The salmon return (sort of), and Harry Potter departs
I’ve never landed a salmon. Well, there was this one coho that I manhandled out of the cold case at the grocery store.
But in truth the coho wasn’t all that feisty.
Although I doubt I’d be able to raise much of a ruckus either if I were wrapped like a mummy, only with plastic instead of musty canvas.
And my head and tail cut off besides.
I don’t have any real prospect of filling this yawning gap in my anadromous angling resume.
I don’t own a fishing pole, for one thing.
Or a reel.
I do have a spool of four-pound test, but I used several feet of that to sew up a gaping hole in my rainpants.
Four-pound line is a tad weak anyway for going after salmon.
Although the sutured pants seem to be holding up.
But the thing is that I could try to catch a salmon if I had the proper tackle and the wherewithal.
And I wouldn’t have to drive to Hells Canyon or the Columbia or the Coast to do it.
I could just toss a line into the Powder River, which flows a mile or so from my house.
That this opportunity is an artificial one doesn’t make it less interesting to me.
The Powder’s salmon “run” is nothing of the sort.
The 200 or so adult spring chinook that the Oregon Department of Fish and Wildlife is releasing this month in the river below Mason Dam are as landlocked as a family of guppies in a glass bowl.
These salmon will never again taste salt water, never produce fry that grow fat in the rich waters of the Pacific and then batter themselves fighting upstream in a swift, cold mountain stream to their spawning gravels.
Yet these fish are a biological link to Baker County history.
Their presence in the Powder, however ephemeral, leads me to ponder a past I never lived, an era when every year the salmon returned in their season, just as the tamarack goes orange in its season, and the buttercup blooms yellow in its own.
I have read much about that era, and I wonder whether some of the salmon-related anecdotes were apocryphal or just slightly embellished versions of reality.
The most common of these stories involve fish being so plentiful that people used shovels or pitchforks to pluck them by the dozens from small streams.
Whether such a method was feasible around here, I don’t know.
But certainly Salmon Creek, a prominent tributary of the Powder that flows from the east slopes of the Elkhorns, came by its name honestly.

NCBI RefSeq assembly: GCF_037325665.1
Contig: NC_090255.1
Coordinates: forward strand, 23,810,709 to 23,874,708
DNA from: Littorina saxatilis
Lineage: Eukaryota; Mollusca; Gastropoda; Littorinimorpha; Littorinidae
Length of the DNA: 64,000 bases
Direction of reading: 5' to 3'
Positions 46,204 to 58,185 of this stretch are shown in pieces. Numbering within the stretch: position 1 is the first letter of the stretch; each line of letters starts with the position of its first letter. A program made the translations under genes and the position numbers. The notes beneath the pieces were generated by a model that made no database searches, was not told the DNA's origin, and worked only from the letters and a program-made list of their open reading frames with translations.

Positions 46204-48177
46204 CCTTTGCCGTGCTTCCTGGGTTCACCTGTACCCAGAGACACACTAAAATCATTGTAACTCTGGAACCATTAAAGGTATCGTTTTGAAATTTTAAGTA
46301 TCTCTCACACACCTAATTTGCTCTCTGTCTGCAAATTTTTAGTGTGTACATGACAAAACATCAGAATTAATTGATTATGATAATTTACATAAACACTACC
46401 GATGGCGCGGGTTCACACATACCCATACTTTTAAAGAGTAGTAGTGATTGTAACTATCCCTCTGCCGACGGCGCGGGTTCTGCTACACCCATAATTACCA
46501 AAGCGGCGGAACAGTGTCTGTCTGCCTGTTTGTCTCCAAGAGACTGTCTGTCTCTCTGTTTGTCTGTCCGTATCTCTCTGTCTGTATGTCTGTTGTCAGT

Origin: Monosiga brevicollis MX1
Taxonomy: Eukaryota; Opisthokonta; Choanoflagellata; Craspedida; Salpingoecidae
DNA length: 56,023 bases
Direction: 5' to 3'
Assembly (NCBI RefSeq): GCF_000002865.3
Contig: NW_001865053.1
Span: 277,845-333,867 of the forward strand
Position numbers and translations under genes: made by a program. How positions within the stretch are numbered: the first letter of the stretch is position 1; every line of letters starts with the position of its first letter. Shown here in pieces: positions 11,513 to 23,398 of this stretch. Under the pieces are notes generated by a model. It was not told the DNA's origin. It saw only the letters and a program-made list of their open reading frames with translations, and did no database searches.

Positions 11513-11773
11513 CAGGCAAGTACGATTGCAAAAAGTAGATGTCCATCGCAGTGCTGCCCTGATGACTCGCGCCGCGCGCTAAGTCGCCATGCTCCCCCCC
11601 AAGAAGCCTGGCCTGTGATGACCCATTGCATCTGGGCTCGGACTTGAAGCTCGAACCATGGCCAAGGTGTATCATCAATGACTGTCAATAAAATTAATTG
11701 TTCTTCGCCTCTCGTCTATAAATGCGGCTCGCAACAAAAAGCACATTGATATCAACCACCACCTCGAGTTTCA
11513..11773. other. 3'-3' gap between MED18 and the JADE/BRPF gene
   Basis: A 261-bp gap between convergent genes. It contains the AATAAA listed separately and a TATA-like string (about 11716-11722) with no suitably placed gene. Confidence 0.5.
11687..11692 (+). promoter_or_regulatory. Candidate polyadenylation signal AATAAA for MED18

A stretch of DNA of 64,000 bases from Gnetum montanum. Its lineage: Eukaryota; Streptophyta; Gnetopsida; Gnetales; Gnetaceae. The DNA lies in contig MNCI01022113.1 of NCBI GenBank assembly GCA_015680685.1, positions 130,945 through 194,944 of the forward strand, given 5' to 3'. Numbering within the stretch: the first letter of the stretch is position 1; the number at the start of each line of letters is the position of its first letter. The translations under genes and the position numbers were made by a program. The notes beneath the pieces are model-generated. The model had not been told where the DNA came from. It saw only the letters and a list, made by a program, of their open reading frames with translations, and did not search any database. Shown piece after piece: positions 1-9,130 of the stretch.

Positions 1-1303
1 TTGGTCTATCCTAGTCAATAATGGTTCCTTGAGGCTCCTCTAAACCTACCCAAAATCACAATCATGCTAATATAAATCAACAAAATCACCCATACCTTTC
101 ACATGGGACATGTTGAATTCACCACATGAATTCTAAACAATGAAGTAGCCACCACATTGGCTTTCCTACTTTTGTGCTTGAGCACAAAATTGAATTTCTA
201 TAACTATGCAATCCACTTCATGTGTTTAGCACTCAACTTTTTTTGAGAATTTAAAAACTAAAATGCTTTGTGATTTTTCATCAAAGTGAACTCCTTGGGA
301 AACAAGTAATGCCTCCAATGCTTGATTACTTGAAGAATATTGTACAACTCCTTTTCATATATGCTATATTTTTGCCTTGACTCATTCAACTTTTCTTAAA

Also, in contrast to a fishing rod, I actually own a pitchfork.
And, when I have them rounded up, three shovels.
Harry Potter returns today to the big screen.
For the last time — at least as portrayed by Daniel Radcliffe.
These sorts of cinematic (or televised) swan songs, like all farewells, are tinged with melancholy.
I still remember quite vividly, even a dozen years on, how disappointed I was when the final episode of “Seinfeld” aired on NBC.
The miracle of syndication, of course, ensures that that series, and many others, will live on forevermore. Yet I can’t help but feel a little sad when I know I’m watching a fresh, new episode, one whose jokes have not yet given me a bellyache from laughter, for the last time.
This of course is a trait common to all good fiction — that the story and the characters are so compelling and so familiar that you regret their absence.
One significant difference between “Seinfeld” and the Harry Potter series — well, besides the absence in “Seinfeld” of a character named Voldemort — is that the Potter movies were based on novels.
Quite fine novels too, in my estimation.
And on my personal disappointment scale, watching the last installment in a movie or TV franchise ranks well below turning the final page on a literary epic.
The latter experience cleaves much closer, in the way it burdens my heart, to waving to a loved one as I walk into the tunnel to board an airplane at the beginning of a journey to a distant land from which I won’t soon return.
I well remember reading the last scene in “Harry Potter and the Deathly Hallows,” when the Potter and Weasley families, many years on, meet at the train station and put their children on the Hogwarts Express.
I remember how empty I felt as I closed the book, knowing that this was likely the last I would ever hear from this cast of characters. The sense of loss was quite palpable as I watched recede in the figurative distance these people who I had followed for so many hundreds of pages, over so many dozens of hours while I lay beneath a blanket on a frigid winter evening or reclined in a lawn chair on a balmy summer afternoon.
The book, of course, is just as tangible and persistent as the movie.
I can extract the volume from the shelf in my living room any time and revisit that ultimate passage.
But I already know the words.
And through that familiarity they’ve lost, irretrievably, some of the power, some of the magic, that J.K. Rowling gave them.
This is, I suppose, the curse which accompanies the blessing that is a good tale, well told.
Jayson Jacoby is editor of the Baker City Herald.